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You really need to be honest about how you are going to use the rig. You'll see a lot of opinions on here advocating very large DP rigs and that's fine if it fits with your travel. Nothing wrong with that but personally we prefer to camp a lot in national forest cg's as well as boondocking in the desert southwest. Different strokes for different folks. A lot of places we go you could not get a dp in to. Back to your original question having owned both I would recommend the 22.5 wheels on at least a 22K chassis. Big improvement in ride quality and handling. As for the floorplan\rig size it really depends on how you are going to use it.
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Old 07-08-2016, 06:03 PM   #35
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I'm of the opinion that having a solid understanding of how you intend to use your motor home is the most important starting point. After that, it's a case of simply hunting down the coach that best suites your needs (and your budget).

I agree with others who have commented about how important floor plan is ... BUT, I'd be cautious about being too specific about the floorplan of your dreams. This applies especially if your considering used coaches. Having an idea of what you want is great - but if it's gotta be exactly what you have in your head - you could be searching forever. Approaching it with a list of a few "must haves" ... and longer list of "like to haves" will definitely expand the number of choices available to you.

Lastly - be sure you know the numbers! (especially if you're looking for a larger coach). Be certain that the net carrying capacity of any machine you're considering leaves enough room for you and your "stuff"! There are many gorgeous coaches out there that have a net carrying capacity in that's painfully close to the 2,000 lb mark (especially the larger gas units!). Toss in a 300-400 lbs of human cargo ... a few tools, a couple of pots and pans, a few bags of groceries and a few beers and it's real easy to be at your coach's max. Be certain any coach you're considering will "fit" !!!!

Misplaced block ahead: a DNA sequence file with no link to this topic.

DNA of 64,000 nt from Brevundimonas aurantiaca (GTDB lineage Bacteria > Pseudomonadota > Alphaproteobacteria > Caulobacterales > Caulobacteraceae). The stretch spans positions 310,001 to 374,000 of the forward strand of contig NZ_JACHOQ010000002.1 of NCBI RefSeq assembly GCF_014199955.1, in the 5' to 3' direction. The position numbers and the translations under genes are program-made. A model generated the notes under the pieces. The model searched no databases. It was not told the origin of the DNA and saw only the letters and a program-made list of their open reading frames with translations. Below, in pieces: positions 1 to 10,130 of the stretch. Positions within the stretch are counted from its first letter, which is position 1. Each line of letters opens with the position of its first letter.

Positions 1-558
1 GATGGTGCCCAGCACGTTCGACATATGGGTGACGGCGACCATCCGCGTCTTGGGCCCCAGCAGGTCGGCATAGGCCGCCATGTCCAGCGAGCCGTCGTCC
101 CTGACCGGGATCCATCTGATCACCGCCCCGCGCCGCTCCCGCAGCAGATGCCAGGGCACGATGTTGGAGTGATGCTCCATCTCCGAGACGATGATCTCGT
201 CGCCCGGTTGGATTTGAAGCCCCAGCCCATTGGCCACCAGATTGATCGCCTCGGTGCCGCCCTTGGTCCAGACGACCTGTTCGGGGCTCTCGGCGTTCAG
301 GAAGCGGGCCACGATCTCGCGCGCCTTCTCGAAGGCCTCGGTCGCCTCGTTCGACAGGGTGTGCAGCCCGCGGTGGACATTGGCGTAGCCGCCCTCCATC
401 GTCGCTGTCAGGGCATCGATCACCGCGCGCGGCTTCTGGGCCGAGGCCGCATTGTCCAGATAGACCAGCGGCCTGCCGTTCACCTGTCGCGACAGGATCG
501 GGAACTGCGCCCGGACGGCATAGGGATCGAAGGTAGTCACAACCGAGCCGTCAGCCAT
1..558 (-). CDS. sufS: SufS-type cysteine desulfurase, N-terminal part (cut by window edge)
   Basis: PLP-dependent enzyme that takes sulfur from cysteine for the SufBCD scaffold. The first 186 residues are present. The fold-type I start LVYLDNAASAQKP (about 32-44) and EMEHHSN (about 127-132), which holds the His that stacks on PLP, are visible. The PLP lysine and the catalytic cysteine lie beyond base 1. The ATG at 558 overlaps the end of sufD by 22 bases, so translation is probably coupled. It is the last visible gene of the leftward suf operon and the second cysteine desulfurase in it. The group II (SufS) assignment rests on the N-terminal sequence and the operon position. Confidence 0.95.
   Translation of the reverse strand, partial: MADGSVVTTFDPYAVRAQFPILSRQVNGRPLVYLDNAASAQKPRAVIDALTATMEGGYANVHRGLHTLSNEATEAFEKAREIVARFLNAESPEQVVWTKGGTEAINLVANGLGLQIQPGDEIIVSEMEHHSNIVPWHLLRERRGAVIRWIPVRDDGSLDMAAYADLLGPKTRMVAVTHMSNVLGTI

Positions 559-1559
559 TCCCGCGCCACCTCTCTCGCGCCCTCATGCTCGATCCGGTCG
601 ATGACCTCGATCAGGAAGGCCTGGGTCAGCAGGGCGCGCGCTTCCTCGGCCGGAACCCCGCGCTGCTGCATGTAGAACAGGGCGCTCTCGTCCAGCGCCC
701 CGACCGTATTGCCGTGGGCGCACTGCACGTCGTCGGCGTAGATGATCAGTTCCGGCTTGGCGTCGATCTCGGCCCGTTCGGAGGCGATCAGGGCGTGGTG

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Old 07-09-2016, 07:12 AM   #36
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The choices can bewilder, for sure.

My advice will likely run counter to what you have seen so far.

Three things, Tag axle, air leveling and Aqua-Hot. The herd will thin quickly. Buy an outboard airbag chassis. Then in the remaining choices find a floor plan that fits. A nice house does not stay nice house without a good foundation. The same applies in spades to a MH. But it's your money, you decide. Drive them all!

Notice I didn't say anything about what fuel you put in it. That's because it's waaaay down the list of important things.

Enjoy the search!
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Old 07-09-2016, 07:21 AM   #37
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Three things, Tag axle, air leveling and Aqua-Hot .... Notice I didn't say anything about what fuel you put in it. That's because it's waaaay down the list of important things.
Isn't the "Notice I didn't say anything about what fuel you put in it" comment a little disingenuous? I've been following the market for the past 15 years dreaming about the day I'd finally purchase. While I may have missed a few ... I can't think of a single coach that had your "big three" that wasn't a diesel pusher. Can you point to a recent production (say anything that was build in the last 15-20 years) that had a tag axle, air leveling and hydronic heating that was power by a gasoline engine?